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Kallanish Kallanish

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September, 28th 2020

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Asia Steel Markets - Talking Points - August 2020

None Aug. 12, 2020 60 minutes

 

Overview

The Kallanish Asia Steel Markets Talking Points webinar was held on Wednesday 12th August. If you missed it, you can find the video recording and presentation materials here on this page. 

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Download the Presentation & Watch the webinar

You can download the webinar presentation from the Asia Steel Markets Talking Points Webinar - August edition by clicking here.

 

 

 

 

Watch the recording below on our youtube channel.

 

Questions & Answers

Q: Tata has kept its Southeast Asian Ops as held for sale for the last four quarters. How long does it intend to keep it that way? Is there any deal possible in this environment?

A: We put this question to Rajiv Mangal and he said, “Tata Steel continues to scout for suitable partners for its South East Asia business. M&A activities are bit slow in the current environment. However discussions are underway with few companies.”

Q: Given the current fiscal situation of India, is it a real possibility that Indian steel demand in FY22 is still 10-15% lower than in FY20?

A: Worldsteel forecasts Indian finished steel demand to plummet -18% on-year in 2020 to 83.3 million tonnes and rebound 15% on-year in 2021 to 95.8mt. This will compare to 101.5mt in 2019, indicating a drop of 6% between 2019 and 2021.

The successful implementation of India’s $1.5 trillion National Infrastructure Plan will be critical to boosting consumption. Although its initial schedule of 2020-2025 may be delayed by 1-2 years, most observers expect the scheme to be carried out and help lift India out of the Covid-19-induced economic slowdown.

Q: How will the pandemic shape India’s plans to have 300m t/y steel capacity by 2030?

A: The pandemic impact has placed India’s steelmakers in survival mode and reduced their capital expenditure plans. The planned increased capacity is designed to cater to the anticipated growth of the domestic market, but activity in this market has been curtailed by the pandemic. Until the virus is brought under control and the economy stabilises, further capacity additions in India are likely to be postponed. The 300 million tonnes/year figure was in any case ambitious and more of a target to strive towards rather than a realistic tonnage. Nevertheless, Tata Steel and JSW Steel continue with their large expansion plans.

Q: Kallanish has said there is around 70m t/y of new steel capacity being commissioned or planned over 2018-2027. Has Covid-19 impacted these plans?

A: Some plants have recently commissioned and are struggling with a weak market. For the most part, these are mainland Chinese investments which have maintained output largely by increasing sales into China. Taiwanese/Japanese invested Formosa Ha Tinh in Vietnam has also turned to exports to China however, and Vietnam’s Hoa Phat has been selling large volumes of billet into China at the same time as commissioning facilities at its new Dung Quat steelworks. For future investments, things have gone quiet as a result of Covid-19. This was initially because of restrictions on moving staff and equipment to and from projects, which was causing delays. Demand issues are likely to be a factor for any plant commissioning this year or next. The region is still expected to see demand growth however, and some key economies have a structural deficiency of crude steel output, such as the Philippines. There remain strong incentives to invest in these economies, even if investors will likely be looking for more political and economic stability to ensure their investments pay a return. So despite Covid-19, capacity in the region is still likely to increase over the next few years. One other factor that could impact the pace of growth could be the availability of financing as banks are becoming more cautious in their lending.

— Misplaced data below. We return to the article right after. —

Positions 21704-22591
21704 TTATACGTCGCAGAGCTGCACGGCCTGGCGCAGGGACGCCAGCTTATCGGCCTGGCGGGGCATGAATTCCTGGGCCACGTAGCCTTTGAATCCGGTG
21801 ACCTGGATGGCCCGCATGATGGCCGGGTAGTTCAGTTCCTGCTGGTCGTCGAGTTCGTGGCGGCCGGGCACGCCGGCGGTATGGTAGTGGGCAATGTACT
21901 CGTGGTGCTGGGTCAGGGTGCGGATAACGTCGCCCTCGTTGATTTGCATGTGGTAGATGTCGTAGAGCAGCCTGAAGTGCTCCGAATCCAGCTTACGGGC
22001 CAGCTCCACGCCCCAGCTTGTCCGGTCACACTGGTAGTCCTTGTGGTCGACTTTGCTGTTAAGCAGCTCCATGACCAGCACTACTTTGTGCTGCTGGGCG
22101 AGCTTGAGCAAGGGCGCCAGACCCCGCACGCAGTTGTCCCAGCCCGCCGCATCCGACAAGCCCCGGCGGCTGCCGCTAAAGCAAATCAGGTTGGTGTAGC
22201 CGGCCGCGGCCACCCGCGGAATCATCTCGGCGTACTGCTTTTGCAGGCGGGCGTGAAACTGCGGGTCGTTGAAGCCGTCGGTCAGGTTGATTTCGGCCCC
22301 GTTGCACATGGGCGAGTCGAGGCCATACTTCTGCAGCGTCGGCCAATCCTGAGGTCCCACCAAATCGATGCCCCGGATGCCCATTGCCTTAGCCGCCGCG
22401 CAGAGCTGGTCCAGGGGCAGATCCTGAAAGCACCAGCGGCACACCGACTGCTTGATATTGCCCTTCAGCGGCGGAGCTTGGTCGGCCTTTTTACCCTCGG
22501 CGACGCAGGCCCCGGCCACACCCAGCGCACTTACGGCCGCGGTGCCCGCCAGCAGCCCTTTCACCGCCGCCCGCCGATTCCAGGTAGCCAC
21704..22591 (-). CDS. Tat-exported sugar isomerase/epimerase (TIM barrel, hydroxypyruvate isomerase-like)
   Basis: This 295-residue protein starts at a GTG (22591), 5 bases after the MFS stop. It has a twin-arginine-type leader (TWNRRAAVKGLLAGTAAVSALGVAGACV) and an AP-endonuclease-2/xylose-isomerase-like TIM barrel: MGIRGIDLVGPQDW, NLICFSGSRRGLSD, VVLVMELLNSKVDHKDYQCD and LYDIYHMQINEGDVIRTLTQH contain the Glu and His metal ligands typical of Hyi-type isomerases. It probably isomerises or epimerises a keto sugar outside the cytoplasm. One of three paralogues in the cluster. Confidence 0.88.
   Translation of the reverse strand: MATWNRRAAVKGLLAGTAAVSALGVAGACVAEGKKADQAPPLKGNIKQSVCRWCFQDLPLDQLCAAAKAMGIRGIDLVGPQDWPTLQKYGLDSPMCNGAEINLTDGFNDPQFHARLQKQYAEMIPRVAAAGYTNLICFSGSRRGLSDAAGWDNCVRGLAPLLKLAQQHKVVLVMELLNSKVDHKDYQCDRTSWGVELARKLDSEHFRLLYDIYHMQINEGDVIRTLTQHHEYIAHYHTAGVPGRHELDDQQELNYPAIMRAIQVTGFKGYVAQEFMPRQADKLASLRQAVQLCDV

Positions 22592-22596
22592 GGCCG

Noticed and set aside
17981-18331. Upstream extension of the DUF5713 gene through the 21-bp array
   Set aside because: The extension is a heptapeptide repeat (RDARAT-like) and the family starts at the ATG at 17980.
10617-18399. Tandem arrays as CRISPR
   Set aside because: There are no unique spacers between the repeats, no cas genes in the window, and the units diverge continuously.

Q: What will China’s policy be regarding tariffs on growing imports?

A: Some Chinese mills have threatened investigations into imports of particular products. So far however these have remained threats. China has historically used trade measures to protect key companies such as in duties against imports of stainless steel, or to boost productivity, as in duties against high nickel alloy seamless pipes. In the current scenario productivity would not be boosted by tariffs. That situation may change if imports continue while China’s demand/supply balance loosens.

Q: Will China’s policy re scrap imports change in the coming 12 months?

A: China has released a ban on imports of waste products which has affected metal scrap as well as plastics, paper and other waste. That means imports can only be made under license, and licenses have only been issued for several tens of thousands of tonnes in a year, far below what the industry is able to consume. While there is no confirmation about a new policy, one is widely expected. Both the China Iron and Steel Association and the China Association of Metalscrap Utilization have lobbied for more imports to be allowed. The speculation has been supported by the fact that China is currently consulting on its new five-year plan for the economy. This is due to be passed around March 2021, and is expected to include goals such as increasing scrap use in steelmaking. Issuance of licenses to import ferrous scrap has also increased sharply, although not to levels that are likely to impact markets. It would be surprising if there were no change to the import restrictions considering the wide range of players supporting a change, and the change being in line with wider economic goals.